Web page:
I have a large primary key clustered index I need to drop. I believe dropping it will also trigger index rebuilds on the nonclustered indexes (which are also pretty big). Is there a way to determine the progress of these processes?


If you are using Enterprise Edition or equivalent, you can drop the primary key ONLINE:

ALTER TABLE Production.TransactionHistory
DROP CONSTRAINT PK_TransactionHistory_TransactionID

This will allow you to monitor progress using the Profiler Event Class Progress Report: Online Index Operation or the Extended Event:


Occurs during an online index build process to indicate the progress of the build operation. Each stage of an online index build operation generates an event. Use this event to monitor online index builds.

It provides the following event fields:

progress_report_online_index_operation event fields


Starting in SQL Server 2014, you can use Query Profiles to track the progress of CREATE INDEX statements. You can also use this to get some progress information on the DROP INDEX process.

Specifically, the below query will show the progress of the updates to the non-clustered indexes when you drop a clustered index as the HEAP then has to be scanned so the RID pointers in the non-clustered index can be updated after the clustered index is dropped.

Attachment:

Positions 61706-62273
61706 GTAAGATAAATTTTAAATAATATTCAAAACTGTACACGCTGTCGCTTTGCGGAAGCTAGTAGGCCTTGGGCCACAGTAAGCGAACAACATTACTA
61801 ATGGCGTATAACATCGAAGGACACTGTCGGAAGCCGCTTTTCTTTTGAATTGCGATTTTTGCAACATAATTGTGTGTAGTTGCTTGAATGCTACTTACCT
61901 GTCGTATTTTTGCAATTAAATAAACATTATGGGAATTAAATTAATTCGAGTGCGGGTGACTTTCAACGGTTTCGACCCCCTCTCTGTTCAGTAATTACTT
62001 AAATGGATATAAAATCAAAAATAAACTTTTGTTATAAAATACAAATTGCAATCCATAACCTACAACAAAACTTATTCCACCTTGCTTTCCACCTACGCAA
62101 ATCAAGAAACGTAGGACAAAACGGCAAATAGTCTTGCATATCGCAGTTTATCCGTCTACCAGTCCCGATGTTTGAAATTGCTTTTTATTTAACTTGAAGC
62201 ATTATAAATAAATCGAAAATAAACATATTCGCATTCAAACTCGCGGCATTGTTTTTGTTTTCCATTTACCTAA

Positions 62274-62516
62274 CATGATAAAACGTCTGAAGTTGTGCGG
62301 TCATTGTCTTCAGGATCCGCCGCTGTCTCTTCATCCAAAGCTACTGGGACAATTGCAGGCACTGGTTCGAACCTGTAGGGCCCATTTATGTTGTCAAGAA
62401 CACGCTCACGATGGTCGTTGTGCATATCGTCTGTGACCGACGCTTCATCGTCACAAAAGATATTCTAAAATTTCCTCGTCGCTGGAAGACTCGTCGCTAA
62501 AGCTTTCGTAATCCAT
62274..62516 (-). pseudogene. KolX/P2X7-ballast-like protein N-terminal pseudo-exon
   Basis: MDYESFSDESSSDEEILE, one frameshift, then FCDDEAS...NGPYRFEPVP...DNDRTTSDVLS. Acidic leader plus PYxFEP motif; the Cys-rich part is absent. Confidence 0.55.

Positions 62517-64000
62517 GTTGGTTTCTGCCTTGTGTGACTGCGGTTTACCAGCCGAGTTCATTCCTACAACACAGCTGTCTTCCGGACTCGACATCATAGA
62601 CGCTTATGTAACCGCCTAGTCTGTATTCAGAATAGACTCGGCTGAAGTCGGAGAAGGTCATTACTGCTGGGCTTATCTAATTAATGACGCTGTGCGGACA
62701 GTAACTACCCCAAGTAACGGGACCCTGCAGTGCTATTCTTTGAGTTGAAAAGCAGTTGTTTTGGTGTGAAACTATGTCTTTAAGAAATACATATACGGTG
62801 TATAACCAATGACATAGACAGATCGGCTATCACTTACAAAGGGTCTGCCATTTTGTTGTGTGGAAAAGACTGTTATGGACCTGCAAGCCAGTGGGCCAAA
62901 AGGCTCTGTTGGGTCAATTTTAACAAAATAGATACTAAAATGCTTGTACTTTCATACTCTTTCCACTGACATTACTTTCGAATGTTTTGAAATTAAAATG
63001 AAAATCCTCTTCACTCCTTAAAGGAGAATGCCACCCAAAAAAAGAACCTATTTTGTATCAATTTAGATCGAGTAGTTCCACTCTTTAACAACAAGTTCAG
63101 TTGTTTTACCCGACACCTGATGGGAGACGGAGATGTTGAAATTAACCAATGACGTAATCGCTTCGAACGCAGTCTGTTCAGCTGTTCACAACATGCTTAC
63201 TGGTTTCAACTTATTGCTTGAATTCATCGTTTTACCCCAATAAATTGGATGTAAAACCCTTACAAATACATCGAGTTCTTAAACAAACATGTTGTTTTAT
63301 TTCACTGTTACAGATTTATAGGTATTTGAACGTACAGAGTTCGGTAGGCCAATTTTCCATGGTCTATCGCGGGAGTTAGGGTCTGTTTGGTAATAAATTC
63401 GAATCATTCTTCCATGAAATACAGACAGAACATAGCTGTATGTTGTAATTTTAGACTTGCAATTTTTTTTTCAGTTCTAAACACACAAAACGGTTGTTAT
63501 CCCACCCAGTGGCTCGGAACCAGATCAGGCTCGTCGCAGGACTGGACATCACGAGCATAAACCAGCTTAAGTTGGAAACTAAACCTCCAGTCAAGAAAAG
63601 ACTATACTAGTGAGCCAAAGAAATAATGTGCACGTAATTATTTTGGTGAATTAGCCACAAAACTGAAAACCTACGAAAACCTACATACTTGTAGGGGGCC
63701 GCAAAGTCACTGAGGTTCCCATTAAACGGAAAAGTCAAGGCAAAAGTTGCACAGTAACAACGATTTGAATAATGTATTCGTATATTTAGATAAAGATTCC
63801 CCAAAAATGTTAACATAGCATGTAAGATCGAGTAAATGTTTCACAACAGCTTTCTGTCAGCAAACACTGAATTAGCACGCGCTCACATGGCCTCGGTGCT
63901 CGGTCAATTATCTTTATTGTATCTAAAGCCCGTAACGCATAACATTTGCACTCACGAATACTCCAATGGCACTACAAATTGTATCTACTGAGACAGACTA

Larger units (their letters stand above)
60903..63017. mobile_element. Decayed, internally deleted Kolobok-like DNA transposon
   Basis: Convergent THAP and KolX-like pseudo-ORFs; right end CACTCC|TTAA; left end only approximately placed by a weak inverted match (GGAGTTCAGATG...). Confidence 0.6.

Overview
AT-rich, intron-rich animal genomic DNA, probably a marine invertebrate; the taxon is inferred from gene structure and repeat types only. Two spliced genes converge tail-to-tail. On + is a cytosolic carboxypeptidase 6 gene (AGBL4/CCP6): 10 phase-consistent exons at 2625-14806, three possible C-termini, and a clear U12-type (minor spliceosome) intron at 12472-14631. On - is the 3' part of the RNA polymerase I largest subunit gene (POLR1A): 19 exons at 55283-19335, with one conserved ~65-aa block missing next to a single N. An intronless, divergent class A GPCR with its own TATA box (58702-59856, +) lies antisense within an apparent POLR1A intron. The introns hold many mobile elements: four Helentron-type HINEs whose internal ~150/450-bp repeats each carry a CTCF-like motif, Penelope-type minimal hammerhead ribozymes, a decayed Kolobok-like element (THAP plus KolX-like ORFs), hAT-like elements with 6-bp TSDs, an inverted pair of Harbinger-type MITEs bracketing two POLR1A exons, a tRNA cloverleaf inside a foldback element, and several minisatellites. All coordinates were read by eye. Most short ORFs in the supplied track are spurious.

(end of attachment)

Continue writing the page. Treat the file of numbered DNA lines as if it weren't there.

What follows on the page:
SELECT node_id,
    SUM(row_count) row_count, 
    SUM(estimate_row_count) AS estimate_row_count,
    CAST(SUM(row_count)*100 AS float)/SUM(estimate_row_count)  as estimate_percent_complete
FROM sys.dm_exec_query_profiles   
WHERE session_id=62 --update to session id of session dropping the index
GROUP BY node_id,physical_operator_name
ORDER BY node_id desc;

Note that you will see the "estimate_percent_complete" column hit 100% multiple times if you have multiple non-clustered indexes. The script also won't return any rows initially while the clustered index is being dropped as the query profile doesn't return any information for this process.

  • The query under investigation has to start after the query profiling infrastructure has been enabled, enabling it after the query started will not produce results in sys.dm_exec_query_profiles. (link) Mar 4 '20 at 8:31

Starting with SQL Server 2016, you can track the progress of in-flight requests using:


Returns query execution plan for in-flight requests. Use this DMV to retrieve showplan XML with transient statistics.




session_id Is the session id executing the batch to be looked up. session_id is smallint. session_id can be obtained from the following dynamic management objects:

Note that one of the profiling infrastructures must be enabled:


This system function is available starting with SQL Server 2016 (13.x) SP1. See KB 3190871

This system function works under both standard and lightweight query execution statistics profiling infrastructure. For more information, see Query Profiling Infrastructure.

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